Selflessness- Being part of something larger than yourself.

“Believe in something larger than yourself… get involved in the big ideas of your time.” ~ Barbara Bush

Have you ever been a part of something that was larger than yourself,  something that started with an idea and grew into something much more? This is a theme that can be seen played out many times. That feel-good story on the five o’clock news, that becomes the viral story on social media. It becomes something special when it is a teenager,  child, or children. The circumstances involved make it seem impossible to accomplish. When students (or anyone) become involved in something that is bigger than themselves, it gives them purpose and meaning. It causes us to be grateful for what we have; we become a little less selfish. Qualities we want for our children. I hope you like inspiring stories like those. I do. I get caught up reading them, especially when they involve children or teens. To have an experience that moved us so much it moves us into action. Sarah did, and what inspired her was my son. 

Sarah was bright, deep thinking and an athletic student when I met her.  A bit of a perfectionist. I am not sure if academics came easily or if she pushed herself to always do better. She worked hard in class and outside of class. Her peers should never underestimate her tenacity; she could debate with the best in class. With a big smile, caring heart, she was kind and compassionate. She was a passionate learner.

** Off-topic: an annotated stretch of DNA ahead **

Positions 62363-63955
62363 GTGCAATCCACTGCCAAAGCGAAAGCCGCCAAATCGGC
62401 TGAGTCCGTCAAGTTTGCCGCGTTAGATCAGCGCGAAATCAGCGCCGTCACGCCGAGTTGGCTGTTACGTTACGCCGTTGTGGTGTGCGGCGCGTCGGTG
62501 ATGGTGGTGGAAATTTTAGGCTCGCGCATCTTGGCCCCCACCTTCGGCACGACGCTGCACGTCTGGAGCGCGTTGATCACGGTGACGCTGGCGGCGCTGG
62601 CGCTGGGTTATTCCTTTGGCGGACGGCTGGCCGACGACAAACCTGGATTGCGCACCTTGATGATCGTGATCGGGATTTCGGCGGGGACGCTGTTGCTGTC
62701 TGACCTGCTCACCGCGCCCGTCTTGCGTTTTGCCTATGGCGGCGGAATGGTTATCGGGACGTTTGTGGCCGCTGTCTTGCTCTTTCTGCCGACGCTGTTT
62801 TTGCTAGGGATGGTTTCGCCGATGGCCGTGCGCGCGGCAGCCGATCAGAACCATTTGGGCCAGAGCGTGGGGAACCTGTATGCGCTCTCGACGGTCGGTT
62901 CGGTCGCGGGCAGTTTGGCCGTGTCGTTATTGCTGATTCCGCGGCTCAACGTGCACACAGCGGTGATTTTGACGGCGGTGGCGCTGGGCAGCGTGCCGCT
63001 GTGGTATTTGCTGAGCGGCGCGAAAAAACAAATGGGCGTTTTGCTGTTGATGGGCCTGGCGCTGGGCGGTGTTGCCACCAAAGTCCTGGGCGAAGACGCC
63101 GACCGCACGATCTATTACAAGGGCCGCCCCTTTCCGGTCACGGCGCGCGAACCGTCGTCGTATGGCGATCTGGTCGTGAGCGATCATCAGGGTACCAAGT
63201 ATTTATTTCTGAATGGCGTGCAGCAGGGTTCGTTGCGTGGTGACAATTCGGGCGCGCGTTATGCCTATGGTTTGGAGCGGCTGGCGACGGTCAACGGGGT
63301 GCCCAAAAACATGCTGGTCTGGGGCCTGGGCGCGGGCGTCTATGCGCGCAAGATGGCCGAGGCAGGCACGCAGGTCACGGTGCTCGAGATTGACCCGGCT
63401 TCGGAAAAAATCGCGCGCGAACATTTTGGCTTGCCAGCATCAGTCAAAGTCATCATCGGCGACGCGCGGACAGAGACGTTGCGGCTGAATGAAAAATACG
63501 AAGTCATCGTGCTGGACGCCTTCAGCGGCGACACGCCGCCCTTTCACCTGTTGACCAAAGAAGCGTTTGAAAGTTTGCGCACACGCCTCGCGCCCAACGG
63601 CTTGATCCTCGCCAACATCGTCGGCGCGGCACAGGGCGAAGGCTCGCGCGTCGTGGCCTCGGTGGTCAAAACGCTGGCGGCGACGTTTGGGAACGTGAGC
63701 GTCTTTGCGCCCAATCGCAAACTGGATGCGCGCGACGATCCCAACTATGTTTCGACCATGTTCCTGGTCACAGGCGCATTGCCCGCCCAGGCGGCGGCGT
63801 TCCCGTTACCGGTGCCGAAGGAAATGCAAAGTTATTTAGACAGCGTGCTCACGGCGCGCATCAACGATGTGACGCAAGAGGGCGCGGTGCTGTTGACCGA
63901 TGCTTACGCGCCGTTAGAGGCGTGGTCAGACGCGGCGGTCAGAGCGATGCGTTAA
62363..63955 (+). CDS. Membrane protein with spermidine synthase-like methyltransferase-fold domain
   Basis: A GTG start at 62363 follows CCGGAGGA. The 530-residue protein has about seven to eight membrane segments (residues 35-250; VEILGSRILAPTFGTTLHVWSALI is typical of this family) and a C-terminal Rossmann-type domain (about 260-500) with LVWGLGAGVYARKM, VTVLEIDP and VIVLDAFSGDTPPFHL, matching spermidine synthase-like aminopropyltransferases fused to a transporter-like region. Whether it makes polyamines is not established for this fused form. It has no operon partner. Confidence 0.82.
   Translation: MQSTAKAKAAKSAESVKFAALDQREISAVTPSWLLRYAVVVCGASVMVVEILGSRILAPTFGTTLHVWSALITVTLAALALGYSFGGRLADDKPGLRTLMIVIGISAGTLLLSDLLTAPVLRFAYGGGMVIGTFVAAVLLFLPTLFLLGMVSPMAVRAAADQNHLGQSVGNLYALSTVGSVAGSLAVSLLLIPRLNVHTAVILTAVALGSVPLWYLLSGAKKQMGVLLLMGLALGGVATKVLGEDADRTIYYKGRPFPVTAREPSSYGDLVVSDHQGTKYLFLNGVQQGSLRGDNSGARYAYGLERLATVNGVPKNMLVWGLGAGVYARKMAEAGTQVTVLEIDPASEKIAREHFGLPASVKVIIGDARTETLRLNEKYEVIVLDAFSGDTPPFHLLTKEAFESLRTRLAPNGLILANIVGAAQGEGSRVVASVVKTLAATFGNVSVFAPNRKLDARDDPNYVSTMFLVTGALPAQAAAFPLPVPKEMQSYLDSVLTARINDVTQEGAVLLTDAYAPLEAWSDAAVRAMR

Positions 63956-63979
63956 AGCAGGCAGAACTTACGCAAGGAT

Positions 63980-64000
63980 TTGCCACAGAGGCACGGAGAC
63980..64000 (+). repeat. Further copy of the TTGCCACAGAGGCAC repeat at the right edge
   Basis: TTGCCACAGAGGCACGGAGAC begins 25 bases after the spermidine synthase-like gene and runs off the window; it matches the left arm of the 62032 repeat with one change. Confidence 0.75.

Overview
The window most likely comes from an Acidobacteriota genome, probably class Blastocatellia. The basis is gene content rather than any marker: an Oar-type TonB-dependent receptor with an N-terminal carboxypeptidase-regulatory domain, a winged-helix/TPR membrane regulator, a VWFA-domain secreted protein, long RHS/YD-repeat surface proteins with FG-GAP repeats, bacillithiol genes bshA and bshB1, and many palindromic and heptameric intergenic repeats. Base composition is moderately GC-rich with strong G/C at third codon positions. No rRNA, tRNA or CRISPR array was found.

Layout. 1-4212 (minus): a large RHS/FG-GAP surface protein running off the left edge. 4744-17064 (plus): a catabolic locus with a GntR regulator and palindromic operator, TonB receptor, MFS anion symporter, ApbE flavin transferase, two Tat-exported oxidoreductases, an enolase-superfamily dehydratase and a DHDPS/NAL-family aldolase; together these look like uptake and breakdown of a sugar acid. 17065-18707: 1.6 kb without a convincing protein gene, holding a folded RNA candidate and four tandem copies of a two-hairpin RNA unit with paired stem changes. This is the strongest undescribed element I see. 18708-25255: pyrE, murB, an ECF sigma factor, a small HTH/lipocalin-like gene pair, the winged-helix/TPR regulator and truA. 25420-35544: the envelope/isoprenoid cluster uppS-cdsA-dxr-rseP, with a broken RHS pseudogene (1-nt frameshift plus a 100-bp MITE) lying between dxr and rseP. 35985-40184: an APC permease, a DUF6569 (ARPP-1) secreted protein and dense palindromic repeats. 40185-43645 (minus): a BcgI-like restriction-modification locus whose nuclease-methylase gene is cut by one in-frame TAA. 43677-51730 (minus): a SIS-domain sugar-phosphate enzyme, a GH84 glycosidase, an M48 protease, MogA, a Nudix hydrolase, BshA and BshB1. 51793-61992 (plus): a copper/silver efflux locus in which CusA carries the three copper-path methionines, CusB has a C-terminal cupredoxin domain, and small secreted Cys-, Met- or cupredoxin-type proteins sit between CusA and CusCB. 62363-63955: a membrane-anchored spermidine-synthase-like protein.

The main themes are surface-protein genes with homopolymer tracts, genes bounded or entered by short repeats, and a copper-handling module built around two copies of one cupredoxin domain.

Sarah was my student at Liberty High School, in Brentwood California. I had moved to an elementary school to become a vice principal, and Sarah would often come by to visit. Sarah rides bikes, not a mountain bike, but a road bike built for speed. This young athlete would ride her bike all around the back roads and hills of our town. We would chat about her life and her next steps in her education. Sarah would ride by our home on a regular base on one of her treks. Many times she stopped in to say hello. My son, who was about three years old at the time,  looked forward to her visits. Sarah would hold him and show him her bike or put him in the seat and pretend he was racing. It was fun to watch. They had a unique bond and friendship. Sarah was concerned about Quinn and wanted to know how he was doing. You see, Quinn had cancer. He was battling A.L.L Leukemia. Diagnosed at 2 ½, Sarah was my student at the time of his diagnosis. Many of my students and families checked in and inquired about how he was doing. Sarah came to check in with him often throughout the process of diagnosis to remission and the three years of chemotherapy.